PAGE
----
Shuaib Lwasa contributes to the historic IPCC Working Group 3 Report on Mitigation of Climate Change released on 4th April 2022

Key highlights for cities in developing countries

While Global net anthropogenic GHG emissions increased in 2019 by 12% since 2010, the global share of emissions that can be attributed to urban areas is increasing. Urban emissions estimated to be 29 GtCO2-.15 eq (67-72% of the global share) in 2020, these urban emissions drivers are complex and include population size, income, state of urbanization and urban form.

There are regional, and national variations in per capita emissions which partly reflect different development stages, but they also vary widely at similar income levels. With 10% of global households with the highest per capita emissions contributing a disproportionately large share of global household GHG emissions, it is clear what the role of global cities is in mitigating GHG emissions to keep global warming to 1.5 degrees.

While developed regions have to aggressively transition to low-emission technologies such as solar energy, wind energy and lithium-ion batteries for large scale deployment, innovation has lagged in developing countries due to weaker enabling conditions. For cities in developing countries , the transition can be an opportunity to plan, develop and operate city infrastructure differently and avoiding of emissions that would otherwise have occurred in the pursuit of building up infrastructure and emerging cities. Investment in low-GHG technologies and infrastructure will be key.

All cities but importantly in developing countries can create opportunities to increase resource efficiency and significantly reduce GHG emissions through the systemic transition of infrastructure and urban form towards net-zero emissions, while improving quality of life. This would require equitable ambitious mitigation efforts for established, rapidly growing and emerging cities to; 1) reducing or changing energy and material consumption, 2) electrification, and 3) enhancing carbon uptake and storage in the urban environment. Cities can achieve net-zero emissions.

For cities in developing countries, rapidly growing or emerging, can seize mitigation opportunities with co-benefits for example supporting non-motorized (e.g., walking, bicycling) and public transport, co-locating employment and housing to achieve compact urban form, and by leapfrogging or transitioning to low-emissions technologies. New and emerging cities will have significant infrastructure development needs to achieve a good quality of life, which can be met through energy efficient infrastructures and services, and people-centered urban design. A near-term suite of mitigations actions can involve, enhancing carbon uptake and storage in the urban environment, for example through bio-based building materials, Nature-based Solutions (permeable surfaces, green roofs, trees, green spaces, rivers, ponds and lakes). Urban planning and infrastructure design including green roofs and facades, networks of parks and open spaces, management of urban forests and wetlands, urban agriculture, and water-sensitive design can deliver both mitigation and adaptation benefits in settlement. The implementation of these packages as well as technological-based solutions at multiple city-scale can have cascading effects across sectors and reduce GHG emissions both within and outside a city’s administrative boundaries. The effectiveness of these strategies depends on cooperation and coordination with national and sub-national governments, industry, and civil society, and whether cities have adequate capacity to plan and implement mitigation strategies.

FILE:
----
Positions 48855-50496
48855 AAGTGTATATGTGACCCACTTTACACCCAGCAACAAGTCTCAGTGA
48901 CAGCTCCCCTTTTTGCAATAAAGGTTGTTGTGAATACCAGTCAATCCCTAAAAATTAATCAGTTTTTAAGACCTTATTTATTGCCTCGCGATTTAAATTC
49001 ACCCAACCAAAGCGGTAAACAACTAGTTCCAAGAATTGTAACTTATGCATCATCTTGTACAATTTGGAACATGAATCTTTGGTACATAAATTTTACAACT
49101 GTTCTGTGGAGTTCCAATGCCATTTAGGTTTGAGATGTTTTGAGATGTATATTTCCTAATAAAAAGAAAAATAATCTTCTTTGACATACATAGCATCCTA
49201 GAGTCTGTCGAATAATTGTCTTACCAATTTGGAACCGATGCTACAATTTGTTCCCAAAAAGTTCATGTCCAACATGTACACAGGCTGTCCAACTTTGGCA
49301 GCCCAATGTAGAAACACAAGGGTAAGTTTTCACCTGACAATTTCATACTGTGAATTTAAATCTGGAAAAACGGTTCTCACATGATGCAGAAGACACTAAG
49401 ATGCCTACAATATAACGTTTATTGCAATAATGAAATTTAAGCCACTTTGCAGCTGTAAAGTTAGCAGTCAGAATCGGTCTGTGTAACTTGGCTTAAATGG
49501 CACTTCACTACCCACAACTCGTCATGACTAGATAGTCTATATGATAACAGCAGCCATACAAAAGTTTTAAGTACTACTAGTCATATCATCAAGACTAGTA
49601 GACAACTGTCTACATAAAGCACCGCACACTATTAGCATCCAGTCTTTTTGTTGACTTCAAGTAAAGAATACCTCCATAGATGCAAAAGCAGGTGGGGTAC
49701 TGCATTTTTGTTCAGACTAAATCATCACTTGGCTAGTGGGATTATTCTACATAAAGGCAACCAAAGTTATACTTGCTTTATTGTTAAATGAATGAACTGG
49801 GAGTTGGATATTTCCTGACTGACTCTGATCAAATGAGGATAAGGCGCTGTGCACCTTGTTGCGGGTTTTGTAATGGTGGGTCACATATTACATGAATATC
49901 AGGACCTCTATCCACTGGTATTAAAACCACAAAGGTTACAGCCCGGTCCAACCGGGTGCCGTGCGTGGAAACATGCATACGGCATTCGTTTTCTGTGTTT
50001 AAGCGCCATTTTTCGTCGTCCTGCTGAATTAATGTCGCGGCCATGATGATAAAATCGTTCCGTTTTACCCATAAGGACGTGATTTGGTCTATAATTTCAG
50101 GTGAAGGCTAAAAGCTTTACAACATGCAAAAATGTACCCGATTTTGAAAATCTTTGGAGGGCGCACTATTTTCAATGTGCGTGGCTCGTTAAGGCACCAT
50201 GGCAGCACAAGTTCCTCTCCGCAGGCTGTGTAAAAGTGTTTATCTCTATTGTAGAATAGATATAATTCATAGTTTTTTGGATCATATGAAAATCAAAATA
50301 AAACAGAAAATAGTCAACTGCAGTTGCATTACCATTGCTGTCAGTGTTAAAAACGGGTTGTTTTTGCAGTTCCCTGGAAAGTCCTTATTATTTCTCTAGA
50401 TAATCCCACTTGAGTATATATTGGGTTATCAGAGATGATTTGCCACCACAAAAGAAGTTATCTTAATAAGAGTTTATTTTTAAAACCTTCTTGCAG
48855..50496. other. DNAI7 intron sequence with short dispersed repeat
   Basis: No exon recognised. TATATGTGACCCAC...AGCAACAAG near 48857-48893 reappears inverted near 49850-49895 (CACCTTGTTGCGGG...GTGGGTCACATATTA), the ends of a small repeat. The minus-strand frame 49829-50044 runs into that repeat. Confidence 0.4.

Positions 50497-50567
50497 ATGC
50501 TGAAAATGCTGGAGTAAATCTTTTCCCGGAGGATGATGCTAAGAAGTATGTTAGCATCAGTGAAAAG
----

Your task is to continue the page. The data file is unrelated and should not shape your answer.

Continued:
With many cities setting climate targets, including net-zero GHG targets, the full potential for reducing consumption-based urban emissions to net-zero GHG can be met only when emissions beyond cities’ administrative boundaries are also addressed. Accelerated and equitable climate action in mitigating, and adapting to, climate change impacts is critical to sustainable development. Climate change actions can also result in some trade-offs which need to be minimized. Climate governance in and for cities is most effective when it integrates across multiple policy domains, helps realize synergies and minimize tradeoffs, and connects national and sub-national policy-making levels.

Financial flows fall short of the levels needed to achieve mitigation goals across all sectors and regions. The challenge of closing gaps is largest in developing countries as a whole. Therefore, scaling up mitigation financial flows can be supported by clear policy choices and signals from governments and the international community.